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More bang for your buck in Bangkok

ON A BUDGET

With exotic sights, inexpensive meals and low-cost rooms, why choose Europe?

July 17, 2005|Arthur Frommer | Special to The Times

Many Americans will return from their transatlantic summer vacations this year marveling at how much they spent in Europe. But it's important to remember there are other international destinations where costs remain blissfully low. Such a place is Thailand and its chaotic, bustling capital of Bangkok.

Bangkok, with its $1 meals of spicy Thai food and $10 hotel rooms surrounding breezy courtyards, has prices that are tough to beat. You can keep basic living costs down to $20 a day, and even when you add optional activities -- a full-body massage for $6.25, private tours of the khlongs (canals) in a long-tail boat for $5 to $10 -- the jolt to your wallet will be refreshingly light. And most of the elaborate wats, or temples, and golden Buddhas are free to view.

Round-trip flights to Bangkok are available for $596 from the West Coast (www.cheapflights.com). Packaged vacations, bundling airfare with five nights in a hotel, start at $629 per person out of Los Angeles this fall (www.go-today.com).

Once you're ensconced in Bangkok, your costs will be minimal. Full meals, including a bottle of soda, run as low as 85 cents in the simple restaurants patronized by local folks. There, little wooden tables are set on cracked tile floors under whirling ceiling fans and a chef stationed at the front window -- wielding a meat cleaver but wearing a smile -- offers two or three versions of roasted chicken in a spicy sauce piled high over plump rice.

Such down-home eateries are common, especially in the streets around the daily markets, but even at fancier places -- ones with full menus and English-speaking waiters -- dishes rarely run more than $2 to $4.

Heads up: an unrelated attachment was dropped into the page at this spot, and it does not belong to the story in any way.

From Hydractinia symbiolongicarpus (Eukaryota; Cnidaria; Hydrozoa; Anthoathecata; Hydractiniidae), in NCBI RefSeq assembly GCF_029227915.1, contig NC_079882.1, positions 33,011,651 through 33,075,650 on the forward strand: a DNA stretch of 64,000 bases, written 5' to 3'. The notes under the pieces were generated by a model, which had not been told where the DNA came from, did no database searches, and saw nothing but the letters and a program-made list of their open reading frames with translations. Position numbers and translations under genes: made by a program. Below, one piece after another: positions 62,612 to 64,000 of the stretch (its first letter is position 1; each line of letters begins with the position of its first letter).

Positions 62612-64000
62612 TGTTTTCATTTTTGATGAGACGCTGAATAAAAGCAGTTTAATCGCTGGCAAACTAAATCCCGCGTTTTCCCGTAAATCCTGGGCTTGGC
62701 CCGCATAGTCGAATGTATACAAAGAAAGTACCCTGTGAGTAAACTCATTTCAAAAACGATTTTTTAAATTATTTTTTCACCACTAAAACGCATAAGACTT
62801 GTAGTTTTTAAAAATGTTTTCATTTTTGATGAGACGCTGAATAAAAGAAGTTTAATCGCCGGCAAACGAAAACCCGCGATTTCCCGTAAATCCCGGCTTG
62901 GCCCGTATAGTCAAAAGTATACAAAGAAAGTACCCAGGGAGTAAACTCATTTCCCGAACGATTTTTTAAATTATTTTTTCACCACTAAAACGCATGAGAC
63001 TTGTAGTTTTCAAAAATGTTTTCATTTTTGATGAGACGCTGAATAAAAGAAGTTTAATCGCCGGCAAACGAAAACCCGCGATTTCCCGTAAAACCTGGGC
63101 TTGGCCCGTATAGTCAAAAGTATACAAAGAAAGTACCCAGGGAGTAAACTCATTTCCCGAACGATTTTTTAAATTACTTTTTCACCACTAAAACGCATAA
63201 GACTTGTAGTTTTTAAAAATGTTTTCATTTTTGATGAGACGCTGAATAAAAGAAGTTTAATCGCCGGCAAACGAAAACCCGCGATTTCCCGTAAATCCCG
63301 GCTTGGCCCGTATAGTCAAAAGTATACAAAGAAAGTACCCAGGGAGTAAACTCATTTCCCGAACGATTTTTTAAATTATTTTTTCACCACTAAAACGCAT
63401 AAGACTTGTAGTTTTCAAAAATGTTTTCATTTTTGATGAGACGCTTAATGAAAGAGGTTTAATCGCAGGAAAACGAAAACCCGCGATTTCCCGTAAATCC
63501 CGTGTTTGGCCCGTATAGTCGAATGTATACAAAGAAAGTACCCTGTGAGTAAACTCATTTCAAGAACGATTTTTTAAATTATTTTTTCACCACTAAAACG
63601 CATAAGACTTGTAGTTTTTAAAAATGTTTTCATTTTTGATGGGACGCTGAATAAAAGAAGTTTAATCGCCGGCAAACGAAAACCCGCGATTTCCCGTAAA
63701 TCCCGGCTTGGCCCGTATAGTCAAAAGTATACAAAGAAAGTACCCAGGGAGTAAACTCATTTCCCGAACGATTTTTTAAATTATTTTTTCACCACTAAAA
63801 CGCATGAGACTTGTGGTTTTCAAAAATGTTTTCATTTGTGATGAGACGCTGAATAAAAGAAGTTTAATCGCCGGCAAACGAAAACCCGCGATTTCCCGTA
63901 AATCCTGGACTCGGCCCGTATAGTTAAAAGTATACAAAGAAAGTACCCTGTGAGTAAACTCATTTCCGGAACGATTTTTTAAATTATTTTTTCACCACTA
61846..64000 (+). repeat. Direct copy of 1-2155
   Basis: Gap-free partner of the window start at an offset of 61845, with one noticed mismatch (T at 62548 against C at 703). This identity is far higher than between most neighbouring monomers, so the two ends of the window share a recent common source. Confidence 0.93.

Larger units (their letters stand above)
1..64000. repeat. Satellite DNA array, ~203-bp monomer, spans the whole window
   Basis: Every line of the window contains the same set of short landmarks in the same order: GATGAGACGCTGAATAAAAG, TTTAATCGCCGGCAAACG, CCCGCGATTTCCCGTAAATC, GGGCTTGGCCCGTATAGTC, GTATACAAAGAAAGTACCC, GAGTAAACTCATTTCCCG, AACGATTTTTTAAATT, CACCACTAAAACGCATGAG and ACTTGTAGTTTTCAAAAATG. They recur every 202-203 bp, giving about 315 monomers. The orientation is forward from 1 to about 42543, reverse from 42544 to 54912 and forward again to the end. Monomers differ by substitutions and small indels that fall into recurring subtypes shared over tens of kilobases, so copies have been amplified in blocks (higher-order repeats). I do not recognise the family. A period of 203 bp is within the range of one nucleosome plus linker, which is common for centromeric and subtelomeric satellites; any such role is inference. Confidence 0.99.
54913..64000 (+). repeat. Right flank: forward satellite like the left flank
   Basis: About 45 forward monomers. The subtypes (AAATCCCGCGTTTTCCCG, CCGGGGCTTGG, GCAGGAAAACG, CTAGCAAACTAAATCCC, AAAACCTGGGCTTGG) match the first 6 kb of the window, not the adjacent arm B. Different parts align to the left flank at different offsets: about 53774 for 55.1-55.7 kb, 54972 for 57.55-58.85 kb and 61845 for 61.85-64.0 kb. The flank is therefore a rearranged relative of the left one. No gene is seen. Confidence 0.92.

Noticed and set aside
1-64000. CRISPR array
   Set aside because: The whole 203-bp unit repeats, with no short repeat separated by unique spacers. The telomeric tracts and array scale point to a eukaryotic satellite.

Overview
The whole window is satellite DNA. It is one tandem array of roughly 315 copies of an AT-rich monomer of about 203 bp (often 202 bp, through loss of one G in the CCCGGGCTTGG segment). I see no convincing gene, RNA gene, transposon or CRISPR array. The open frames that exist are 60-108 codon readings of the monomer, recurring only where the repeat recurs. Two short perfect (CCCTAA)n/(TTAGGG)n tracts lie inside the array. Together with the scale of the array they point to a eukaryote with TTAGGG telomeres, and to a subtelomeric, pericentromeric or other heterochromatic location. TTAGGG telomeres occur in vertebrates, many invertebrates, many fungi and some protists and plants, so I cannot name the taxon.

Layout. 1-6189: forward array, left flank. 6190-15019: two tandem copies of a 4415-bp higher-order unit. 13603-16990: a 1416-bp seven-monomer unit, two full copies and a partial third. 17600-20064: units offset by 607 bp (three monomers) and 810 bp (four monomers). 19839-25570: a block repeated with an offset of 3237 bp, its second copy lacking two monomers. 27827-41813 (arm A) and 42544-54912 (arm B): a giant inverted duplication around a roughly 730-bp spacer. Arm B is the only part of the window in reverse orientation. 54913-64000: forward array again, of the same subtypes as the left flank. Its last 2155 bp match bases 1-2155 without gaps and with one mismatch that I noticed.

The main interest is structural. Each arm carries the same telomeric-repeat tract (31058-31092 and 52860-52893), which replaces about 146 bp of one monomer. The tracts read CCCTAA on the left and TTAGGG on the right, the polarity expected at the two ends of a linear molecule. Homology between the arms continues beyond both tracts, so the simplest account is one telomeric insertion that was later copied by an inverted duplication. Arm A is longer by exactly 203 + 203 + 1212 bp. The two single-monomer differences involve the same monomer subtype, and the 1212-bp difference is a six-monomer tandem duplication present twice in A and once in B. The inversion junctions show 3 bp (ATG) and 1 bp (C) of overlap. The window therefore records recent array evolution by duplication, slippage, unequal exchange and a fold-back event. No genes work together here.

When looking for lodging, peruse the sale prices at www.asiahotels.com and www.hotelthailand.com, which often can put you into plush riverside properties such as the Peninsula or Shangri-La for less than $190 a night. Not that you have to go posh. At last check, www.hotelthailand.com was offering 19 hotels in the $10 range, and 50 in the $20 range.

As earlier noted, you could spend all day browsing Bangkok's buddhas for free, but the two most famous do charge a small admission.

Wat Phra Kaeo (about $6.25), in one corner of Bangkok's glorious Grand Palace, is a complex of pinnacled golden stupas, colorful demon statues two stories high and elaborately painted temple outbuildings. At the heart stands the bot housing the Emerald Buddha, more than 500 years old and the most venerated in Thailand. Although probably made of jadeite (not emeralds) and measuring just 2 feet tall, this statue is so revered that the king himself is in charge of changing the statue's three seasonal outfits, and the bot is routinely filled to capacity with the devout.

Just across the street to the south of the Grand Palace lies the 20-acre temple compound of Wat Po (50 cents). The massive Reclining Buddha, about 50 feet high and 150 feet long, lies under one long roof, propped up on his elbow. The hallway around his long body is dotted with smaller Buddha statues, which supplicants have covered with hundreds of loosely pasted-on squares of gold leaf. Wat Po also houses Thailand's most renowned massage school. Hour-long, full-body massages cost $6.25. (Show up early; otherwise, the wait can be hours.)

Shopping is another popular activity. For the best variety of handicrafts and bargains, browse the street markets or head to Narayana Phand at 127 Ratchadamri, an old-fashioned bazaar housed in a multilevel department store. You can find silk scarves for $4, fashion-label knockoffs, lacquered masks, carved wooden figurines and traditional musical instruments. It is all of the highest quality and inexpensive -- and bargaining is expected.

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